Breeding my first litter

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C.ara

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I put these two together to breed 2 weeks ago. The black is the buck and grey is the doe. They are both mixed breed rabbits. I've been looking up some articles about genetics for coat types but that's not that helpful since I'm having a hard time telling what their coat types are called. From what I've read I think the buck is black steel and doe is chinchilla? I'm just wondering if anyone can identify for me and maybe tell me what colour kits I might be able to expect? I'm curious if they'll have any patched or if they'd be solid colored like the parents and such. Thank you!
 

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KindRose

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So I have a question... So I’m new to rabbits, I have a mini Rex buck and doe, and I bred them last night. The buck had three fall offs but after that the doe peed, infact I saw to puddles on the floor. Is there still a chance she could take or did she wash the Senon away?
 

Ducklove74

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She could still take...I have had this happen before and still have a litter of 7+ kits...some say it can wash semen away (and I'm going to try to make this as PG as possible) but if this mating allowed for complete copulation into the vagina then the urethra is below this opening...I'm sure you know enough about how these things work that I don't need to explain more..but to answer your question, yes it is possible she took...but depending on depth of ejaculate some or even all can technically be washed away. But in my experience with multiple fall offs pee doesn't wash everything out...for the future if this happens you can breed her again the next day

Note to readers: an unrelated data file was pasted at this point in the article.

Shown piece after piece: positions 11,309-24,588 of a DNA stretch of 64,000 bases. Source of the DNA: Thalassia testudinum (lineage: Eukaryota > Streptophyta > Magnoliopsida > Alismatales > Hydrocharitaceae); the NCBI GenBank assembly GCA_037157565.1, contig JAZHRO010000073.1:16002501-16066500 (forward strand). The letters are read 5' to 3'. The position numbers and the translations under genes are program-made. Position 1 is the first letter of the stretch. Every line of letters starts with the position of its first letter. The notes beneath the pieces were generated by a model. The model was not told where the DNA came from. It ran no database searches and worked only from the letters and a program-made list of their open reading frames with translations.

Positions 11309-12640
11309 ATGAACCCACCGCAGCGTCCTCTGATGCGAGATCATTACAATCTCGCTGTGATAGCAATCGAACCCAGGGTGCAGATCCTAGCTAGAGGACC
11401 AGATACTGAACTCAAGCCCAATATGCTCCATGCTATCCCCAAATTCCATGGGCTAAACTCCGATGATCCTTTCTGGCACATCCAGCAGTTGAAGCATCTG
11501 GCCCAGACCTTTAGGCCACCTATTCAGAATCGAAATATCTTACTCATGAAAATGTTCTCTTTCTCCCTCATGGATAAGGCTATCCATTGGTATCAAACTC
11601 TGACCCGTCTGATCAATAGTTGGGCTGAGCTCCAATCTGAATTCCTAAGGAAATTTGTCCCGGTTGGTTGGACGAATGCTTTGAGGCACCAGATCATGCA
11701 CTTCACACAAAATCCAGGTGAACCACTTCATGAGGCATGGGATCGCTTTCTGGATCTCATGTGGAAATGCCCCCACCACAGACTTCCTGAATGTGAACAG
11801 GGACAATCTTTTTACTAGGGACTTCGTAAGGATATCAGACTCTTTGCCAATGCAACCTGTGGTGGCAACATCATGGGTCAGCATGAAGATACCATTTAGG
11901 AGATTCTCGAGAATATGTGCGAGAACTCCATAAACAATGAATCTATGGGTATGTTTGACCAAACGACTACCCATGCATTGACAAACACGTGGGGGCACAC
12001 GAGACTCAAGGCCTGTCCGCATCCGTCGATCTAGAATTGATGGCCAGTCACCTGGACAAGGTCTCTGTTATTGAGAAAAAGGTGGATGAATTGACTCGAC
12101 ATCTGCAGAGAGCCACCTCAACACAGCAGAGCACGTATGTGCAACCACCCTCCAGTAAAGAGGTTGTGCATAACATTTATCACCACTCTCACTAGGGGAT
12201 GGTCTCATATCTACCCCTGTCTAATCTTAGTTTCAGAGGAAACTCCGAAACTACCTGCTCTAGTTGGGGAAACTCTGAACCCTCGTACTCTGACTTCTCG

KindRose

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Thanks, I am sure now that she took, she is on day 18 now and I can tell her belly has definitely grown❤️
 

WyoWool

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In order for any kits to be “patched” you would need what’s called the broken gene in rabbits. It’s called broken, and it’s easy to remember because it “breaks up” the rabbit’s color with blotches of white. Oversimplification: Most breeders who breed for “patched” rabbits breed a solid color to a broken color and expect about 50% of the babies to be brokens and the other half to be solid colors.
 
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In order for any kits to be “patched” you would need what’s called the broken gene in rabbits. It’s called broken, and it’s easy to remember because it “breaks up” the rabbit’s color with blotches of white. Oversimplification: Most breeders who breed for “patched” rabbits breed a solid color to a broken color and expect about 50% of the babies to be brokens and the other half to be solid colors.
I wish this were the odds I get. I have a broken chestnut Doe that I've bred with a solid buck and out of three litters (15 kits total) we've had four broken kits. 😔
 
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